This week, The European Parliament, the body responsible for adopting European Union (EU) legislation, passed a non-binding resolution calling for a ban on law enforcement use of facial recognition technology in public places. The resolution, which also proposes a moratorium on the deployment of predictive policing software, would restrict the use of remote biometric identification unless it’s to fight “serious” crime, such as kidnapping and terrorism.

The approach stands in contrast to that of U.S. agencies, which continue to embrace facial recognition even in light of studies showing the potential for ethnic, racial, and gender bias. A recent report from the U.S. Government Accountability Office found that 10 branches including the Departments of Agriculture, Commerce, Defense, and Homeland Security plan to expand their use of facial recognition between 2020 and 2023 as they implement as many as 17 different facial recognition systems.

Commercial face-analyzing systems have been critiqued by scholars and activists alike throughout the past decade, if not longer. The technology and techniques — everything from sepia-tinged film to low-contrast digital cameras — often favor lighter skin, encoding racial bias in algorithms. Indeed, independent benchmarks of vendors’ systems by the Gender Shades project and others have revealed that facial recognition technologies are susceptible to a range of prejudices exacerbated by misuse in the field. For example, a report from Georgetown Law’s Center on Privacy and Technology details how police feed facial recognition software flawed data, including composite sketches and pictures of celebrities who share physical features with suspects.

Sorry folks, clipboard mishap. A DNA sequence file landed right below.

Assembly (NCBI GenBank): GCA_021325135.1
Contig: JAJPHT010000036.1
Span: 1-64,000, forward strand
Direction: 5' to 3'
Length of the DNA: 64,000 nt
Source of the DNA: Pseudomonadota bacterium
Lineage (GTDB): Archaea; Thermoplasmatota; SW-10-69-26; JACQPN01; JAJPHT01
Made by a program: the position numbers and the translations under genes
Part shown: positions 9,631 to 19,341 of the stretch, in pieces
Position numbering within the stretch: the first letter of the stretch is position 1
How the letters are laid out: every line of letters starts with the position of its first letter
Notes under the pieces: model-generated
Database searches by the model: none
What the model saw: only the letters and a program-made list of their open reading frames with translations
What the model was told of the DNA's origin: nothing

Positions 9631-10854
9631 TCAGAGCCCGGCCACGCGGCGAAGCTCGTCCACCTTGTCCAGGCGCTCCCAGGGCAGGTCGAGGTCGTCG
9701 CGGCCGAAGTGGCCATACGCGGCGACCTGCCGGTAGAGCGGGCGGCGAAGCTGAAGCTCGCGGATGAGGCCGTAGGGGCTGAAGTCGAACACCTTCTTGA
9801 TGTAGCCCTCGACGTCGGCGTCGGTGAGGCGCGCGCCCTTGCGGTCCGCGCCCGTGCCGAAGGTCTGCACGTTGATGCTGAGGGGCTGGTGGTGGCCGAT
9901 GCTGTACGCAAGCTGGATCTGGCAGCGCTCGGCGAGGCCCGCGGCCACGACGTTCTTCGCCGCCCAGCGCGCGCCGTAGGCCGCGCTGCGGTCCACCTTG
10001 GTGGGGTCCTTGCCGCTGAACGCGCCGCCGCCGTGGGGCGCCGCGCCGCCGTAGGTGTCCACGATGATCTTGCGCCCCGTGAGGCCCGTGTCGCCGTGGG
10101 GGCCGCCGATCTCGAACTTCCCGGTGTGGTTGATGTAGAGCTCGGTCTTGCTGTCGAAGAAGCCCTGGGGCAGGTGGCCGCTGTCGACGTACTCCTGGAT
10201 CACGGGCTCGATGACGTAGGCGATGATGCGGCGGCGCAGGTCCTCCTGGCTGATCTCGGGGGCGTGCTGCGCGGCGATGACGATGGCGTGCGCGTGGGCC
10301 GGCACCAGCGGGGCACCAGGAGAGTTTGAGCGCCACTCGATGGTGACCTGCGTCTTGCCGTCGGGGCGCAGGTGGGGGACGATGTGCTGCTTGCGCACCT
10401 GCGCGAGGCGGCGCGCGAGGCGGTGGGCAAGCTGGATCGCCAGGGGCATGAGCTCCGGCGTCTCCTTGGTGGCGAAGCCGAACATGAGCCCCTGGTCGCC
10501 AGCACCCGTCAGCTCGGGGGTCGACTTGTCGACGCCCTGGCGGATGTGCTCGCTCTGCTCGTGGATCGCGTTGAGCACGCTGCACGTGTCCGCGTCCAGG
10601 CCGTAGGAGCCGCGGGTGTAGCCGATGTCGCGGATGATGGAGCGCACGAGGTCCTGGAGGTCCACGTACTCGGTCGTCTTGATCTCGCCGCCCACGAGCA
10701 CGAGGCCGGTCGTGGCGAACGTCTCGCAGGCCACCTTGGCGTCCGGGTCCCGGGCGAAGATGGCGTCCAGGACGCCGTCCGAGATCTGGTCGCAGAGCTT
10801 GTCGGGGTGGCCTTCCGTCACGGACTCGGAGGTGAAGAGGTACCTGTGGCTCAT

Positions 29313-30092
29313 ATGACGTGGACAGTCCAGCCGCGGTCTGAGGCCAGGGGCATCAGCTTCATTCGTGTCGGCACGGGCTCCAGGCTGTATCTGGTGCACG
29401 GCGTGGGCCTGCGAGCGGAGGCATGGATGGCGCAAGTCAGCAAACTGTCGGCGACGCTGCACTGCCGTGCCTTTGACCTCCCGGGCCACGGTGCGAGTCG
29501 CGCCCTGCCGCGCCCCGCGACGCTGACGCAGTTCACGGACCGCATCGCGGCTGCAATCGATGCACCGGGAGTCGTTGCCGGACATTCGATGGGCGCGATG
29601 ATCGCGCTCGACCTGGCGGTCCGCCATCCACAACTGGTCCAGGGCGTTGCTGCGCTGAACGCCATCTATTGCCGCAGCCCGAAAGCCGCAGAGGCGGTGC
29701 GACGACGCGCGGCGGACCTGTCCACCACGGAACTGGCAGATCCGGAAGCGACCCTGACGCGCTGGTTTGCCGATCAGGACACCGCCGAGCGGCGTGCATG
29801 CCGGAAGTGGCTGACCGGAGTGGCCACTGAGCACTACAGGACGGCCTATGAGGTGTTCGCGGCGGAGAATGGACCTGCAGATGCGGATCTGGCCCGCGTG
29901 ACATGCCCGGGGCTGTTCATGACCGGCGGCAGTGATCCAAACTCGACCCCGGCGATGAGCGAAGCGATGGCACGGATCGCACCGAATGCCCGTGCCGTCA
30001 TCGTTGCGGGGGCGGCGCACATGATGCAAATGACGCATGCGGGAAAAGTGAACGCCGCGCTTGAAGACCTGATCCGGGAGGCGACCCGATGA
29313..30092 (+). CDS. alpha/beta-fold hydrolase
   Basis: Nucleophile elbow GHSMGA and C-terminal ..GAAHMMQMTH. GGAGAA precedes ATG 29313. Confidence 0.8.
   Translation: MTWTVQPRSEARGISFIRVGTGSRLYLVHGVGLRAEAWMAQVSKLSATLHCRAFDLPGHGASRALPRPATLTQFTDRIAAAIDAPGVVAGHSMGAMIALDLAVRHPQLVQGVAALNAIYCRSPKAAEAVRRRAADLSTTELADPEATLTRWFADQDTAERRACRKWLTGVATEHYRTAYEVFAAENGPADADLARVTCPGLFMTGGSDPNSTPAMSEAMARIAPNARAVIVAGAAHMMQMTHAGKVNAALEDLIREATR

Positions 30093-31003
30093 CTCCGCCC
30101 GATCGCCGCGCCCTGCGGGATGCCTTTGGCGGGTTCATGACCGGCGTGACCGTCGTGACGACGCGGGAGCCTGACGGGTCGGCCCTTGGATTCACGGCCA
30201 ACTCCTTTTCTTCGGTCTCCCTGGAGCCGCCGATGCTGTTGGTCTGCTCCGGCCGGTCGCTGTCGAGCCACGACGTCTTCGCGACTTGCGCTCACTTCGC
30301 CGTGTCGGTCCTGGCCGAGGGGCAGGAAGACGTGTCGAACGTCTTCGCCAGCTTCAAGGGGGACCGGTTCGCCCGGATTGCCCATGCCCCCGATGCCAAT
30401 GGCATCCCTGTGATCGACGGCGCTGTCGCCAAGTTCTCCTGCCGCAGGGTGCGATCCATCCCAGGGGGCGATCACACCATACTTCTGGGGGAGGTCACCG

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Oct 4, 2021

Quenching the world’s thirst with off-grid water desalination

Posted by in categories: security, sustainability

Desalination is the answer to long-term water security, but it’s also expensive and energy-intensive. The good news is that scientists are developing some viable solutions.

The first plant in Europe was built in Spain nearly a half century ago. Since then, facilities have sprung up in water-stressed regions throughout Europe. Just a few years ago, the residents of the small Greek island of Ikaria finally got access to an abundant source of clean drinking water—all thanks to a new desalination plant.

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Oct 1, 2021

Chinese espionage group deploys new rootkit compatible with Windows 10 systems

Posted by in categories: computing, security

At the SAS 2021 security conference today, analysts from security firm Kaspersky Lab have published details about a new Chinese cyber-espionage group that has been targeting high-profile entities across South East Asia since at least July 2020.

Named GhostEmperor, Kaspersky said the group uses highly sophisticated tools and is often focused on gaining and keeping long-term access to its victims through the use of a powerful rootkit that can even work on the latest versions of Windows 10 operating systems.

“We observed that the underlying actor managed to remain under the radar for months,” Kaspersky researchers explained today.

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Sep 22, 2021

The U.S. Is Losing the Global Race to Decide the Future of Money —and It Could Doom the Almighty Dollar

Posted by in categories: cryptocurrencies, economics, security

What must the US do Eric Klien?


Read More: How China’s Digital Currency Could Challenge the Almighty Dollar

China has already largely moved away from coin and paper currency; Chinese consumers have racked up more than $41 trillion in mobile transactions, according to a recent research paper from the Brookings Institution, with the lion’s share (92%) going through digital payment processors WeChat Pay and Alipay.

Continue reading “The U.S. Is Losing the Global Race to Decide the Future of Money —and It Could Doom the Almighty Dollar” »